Accuracy of the results
The citation analysis is based on the results returned by Google Scholar. These are not always 100% accurate. Here are some issues to be aware of. Please also note that Google Scholar limits its results to 1000. The results are ranked by number of citations, so the 1000 shown are the most-cited results.
Note: See More about citation analysis for an in-depth discussion of the validity, assumptions, and limitations of the underlying sources and methods used by Publish or Perish.
Results that differ from Google Scholar
If the Publish or Perish results differ from the ones you get by using Google Scholar directly, this is typically caused by the fact that Publish or Perish uses the Advanced Scholar Search capabilities of Google Scholar, whereas your manual search probably used the standard Google Scholar search. The latter is equivalent to an All of the words search, which matches the search terms anywhere in the searched documents (author, title, source, abstract, references etc.) and usually provides too many irrelevant results for an effective citation analysis.
However, if you do want to get the same results in Publish or Perish as with a standard Google Scholar search, do the following.
- Go to the General citation search page.
- Empty all text fields except All of the words.
- Enter your query terms in the All of the words field.
- Set the Year of publication fields both to 0.
- Clear the Title words only field.
- Click on Lookup.
- When the results appear, click on the Rank column header to sort the results in the order in which Google Scholar returned them.
Not all queries return the results you would expect. You might have to refine your queries to get the most accurate results. See Author impact analysis, Journal impact analysis, and General citation search for tips to refine your query.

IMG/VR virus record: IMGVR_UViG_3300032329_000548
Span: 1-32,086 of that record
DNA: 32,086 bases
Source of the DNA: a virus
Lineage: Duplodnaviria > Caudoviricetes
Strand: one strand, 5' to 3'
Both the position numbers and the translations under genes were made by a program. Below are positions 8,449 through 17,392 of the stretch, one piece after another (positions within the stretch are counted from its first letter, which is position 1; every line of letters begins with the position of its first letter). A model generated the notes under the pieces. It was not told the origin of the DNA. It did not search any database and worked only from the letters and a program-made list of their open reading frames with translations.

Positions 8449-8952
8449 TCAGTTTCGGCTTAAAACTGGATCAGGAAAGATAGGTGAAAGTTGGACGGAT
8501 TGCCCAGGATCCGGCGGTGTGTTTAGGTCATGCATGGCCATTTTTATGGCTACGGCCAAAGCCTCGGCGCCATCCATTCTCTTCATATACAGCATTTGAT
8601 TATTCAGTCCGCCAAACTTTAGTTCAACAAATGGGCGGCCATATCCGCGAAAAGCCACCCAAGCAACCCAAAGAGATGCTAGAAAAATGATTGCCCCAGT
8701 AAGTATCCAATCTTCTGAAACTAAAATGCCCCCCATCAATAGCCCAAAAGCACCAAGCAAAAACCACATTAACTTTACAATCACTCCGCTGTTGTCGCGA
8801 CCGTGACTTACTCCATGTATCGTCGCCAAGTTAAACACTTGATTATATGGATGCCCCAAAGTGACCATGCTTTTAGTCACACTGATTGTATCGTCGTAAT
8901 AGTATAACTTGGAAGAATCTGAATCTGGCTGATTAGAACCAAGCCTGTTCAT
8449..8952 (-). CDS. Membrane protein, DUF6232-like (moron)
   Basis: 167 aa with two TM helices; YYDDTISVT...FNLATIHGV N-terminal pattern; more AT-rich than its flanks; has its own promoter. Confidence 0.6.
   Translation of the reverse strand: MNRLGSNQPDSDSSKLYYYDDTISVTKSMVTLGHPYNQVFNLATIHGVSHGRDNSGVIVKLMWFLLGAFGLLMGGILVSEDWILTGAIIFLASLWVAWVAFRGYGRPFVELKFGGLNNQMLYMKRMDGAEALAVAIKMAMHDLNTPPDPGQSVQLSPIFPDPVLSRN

Some tell-tale signs of ineffective queries are:
- Too many results that you are not interested in
- This is typically caused by criteria or search terms that are too broad.
- Mixed up ranking order
- Sometimes results appear plausible, but the Rank column appears strangely jumbled. In the screen shot below, note that the most cited works rank very low, and that the #1 and #2 ranked works only appear some way down the list:
This indicates that the most cited works are not the most relevant to the query. It is caused by search terms that are inappropriate, too wide-ranging, and that therefore catch highly-cited but mostly irrelevant works as well.
For other potential problem areas, read on.
Mixed-up title and source fields
Some references contain mixed-up fields as illustrated in the second reference below:
This is typically caused by garbled information returned by Google Scholar, presumably because its sources were inaccurate or difficult to parse automatically by Google's web crawler.
The effect on the citation analysis is similar to having duplicates (see above), because some works end up as separate entries instead of being included with the correct title.